"T is one-to-one if and only if the equation T(x) = 0 has only the trivial solution" is correct and means that the vector "x" is null. (For example, x=(0,0,0,0))

So, to verify this statement, you have to solve a system of equations:

T(x) = 0

where the unknowns will be the components of "x".

For example:

T(x)=(x1+x2,x1)

T is defined: T:R2->R2. The system to be solved is:

(1) x1+x2=0

(2) x1=0

From (2), (1) is 0+x2=0 and x2=0. In this case, x=(0.0). This is the trivial solution.

Well, now, suppose that N(x)=(x1-x2,x1-x2). Then, you have:

(1) x1-x2=0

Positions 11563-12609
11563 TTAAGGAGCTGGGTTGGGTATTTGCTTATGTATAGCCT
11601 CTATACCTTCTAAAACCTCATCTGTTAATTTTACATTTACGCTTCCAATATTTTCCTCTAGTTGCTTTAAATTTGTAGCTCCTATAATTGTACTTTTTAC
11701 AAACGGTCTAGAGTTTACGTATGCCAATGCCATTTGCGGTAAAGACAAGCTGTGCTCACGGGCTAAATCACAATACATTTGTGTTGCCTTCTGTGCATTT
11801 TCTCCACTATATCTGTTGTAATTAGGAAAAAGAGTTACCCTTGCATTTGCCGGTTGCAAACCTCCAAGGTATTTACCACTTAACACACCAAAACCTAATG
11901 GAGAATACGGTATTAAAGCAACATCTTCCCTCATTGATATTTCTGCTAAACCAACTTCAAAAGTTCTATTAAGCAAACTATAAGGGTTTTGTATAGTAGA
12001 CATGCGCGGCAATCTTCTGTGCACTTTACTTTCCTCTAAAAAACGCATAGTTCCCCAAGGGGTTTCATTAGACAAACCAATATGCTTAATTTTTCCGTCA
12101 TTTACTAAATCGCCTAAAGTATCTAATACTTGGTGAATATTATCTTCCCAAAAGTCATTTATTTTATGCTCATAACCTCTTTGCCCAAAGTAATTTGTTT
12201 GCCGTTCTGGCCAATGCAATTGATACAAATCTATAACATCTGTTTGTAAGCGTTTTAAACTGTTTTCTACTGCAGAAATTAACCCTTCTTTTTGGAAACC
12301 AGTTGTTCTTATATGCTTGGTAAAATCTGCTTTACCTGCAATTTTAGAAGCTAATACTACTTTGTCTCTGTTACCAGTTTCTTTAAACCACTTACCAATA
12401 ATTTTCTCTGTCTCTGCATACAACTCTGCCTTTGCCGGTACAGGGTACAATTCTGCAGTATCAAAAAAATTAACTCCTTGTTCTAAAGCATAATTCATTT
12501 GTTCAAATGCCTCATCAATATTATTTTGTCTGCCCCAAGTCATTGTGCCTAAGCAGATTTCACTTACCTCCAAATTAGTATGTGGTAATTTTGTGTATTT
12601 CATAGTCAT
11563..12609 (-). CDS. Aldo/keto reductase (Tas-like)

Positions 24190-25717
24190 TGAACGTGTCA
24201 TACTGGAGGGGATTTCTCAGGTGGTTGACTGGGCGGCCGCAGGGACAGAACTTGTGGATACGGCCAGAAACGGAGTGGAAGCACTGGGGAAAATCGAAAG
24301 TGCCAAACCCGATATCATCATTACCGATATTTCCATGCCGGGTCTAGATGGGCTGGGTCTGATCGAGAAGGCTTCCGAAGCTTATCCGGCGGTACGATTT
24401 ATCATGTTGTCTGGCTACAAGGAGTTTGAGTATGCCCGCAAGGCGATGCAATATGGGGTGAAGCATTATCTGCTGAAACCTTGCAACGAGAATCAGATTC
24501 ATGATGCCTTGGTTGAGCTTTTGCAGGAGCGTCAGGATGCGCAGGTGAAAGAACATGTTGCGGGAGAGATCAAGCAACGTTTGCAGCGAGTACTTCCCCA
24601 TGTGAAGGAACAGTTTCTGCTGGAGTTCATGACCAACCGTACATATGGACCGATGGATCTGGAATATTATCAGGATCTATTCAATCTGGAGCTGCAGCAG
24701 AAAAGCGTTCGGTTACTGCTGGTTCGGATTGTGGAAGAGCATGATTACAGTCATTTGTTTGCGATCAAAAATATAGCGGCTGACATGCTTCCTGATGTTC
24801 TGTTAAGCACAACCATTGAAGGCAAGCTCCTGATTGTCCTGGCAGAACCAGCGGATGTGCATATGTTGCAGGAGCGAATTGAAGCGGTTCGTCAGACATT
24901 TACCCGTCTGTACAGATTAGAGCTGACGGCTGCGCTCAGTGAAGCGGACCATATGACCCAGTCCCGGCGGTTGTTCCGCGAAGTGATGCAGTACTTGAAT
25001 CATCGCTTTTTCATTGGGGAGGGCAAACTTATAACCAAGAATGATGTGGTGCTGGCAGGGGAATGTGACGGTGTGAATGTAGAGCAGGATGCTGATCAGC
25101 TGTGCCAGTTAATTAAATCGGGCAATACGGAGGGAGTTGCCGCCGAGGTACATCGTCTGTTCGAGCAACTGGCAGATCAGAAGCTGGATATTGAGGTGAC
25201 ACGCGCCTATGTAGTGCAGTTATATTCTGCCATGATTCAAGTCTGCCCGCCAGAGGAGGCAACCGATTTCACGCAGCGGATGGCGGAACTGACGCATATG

(2) x1-x2=0

So x1=x2. And x=(x1,x1). There you have multiple solutions to the system. Just asign a value for x1. Then, N is not one-to-one.

In the case of a 3x4-matrix, you will have a system of 3 equations of 4 unknowns. You have to resolve:

(1) equation1 = 0

(2) equation2 = 0

(3) equation3 = 0

If you find more than one solution (you will), then it is not one-to-one.

It is a simple help. If you want to go in-deep, there are multiple theorems to solve this problem in a different manner.

Hope this helps.

Federico.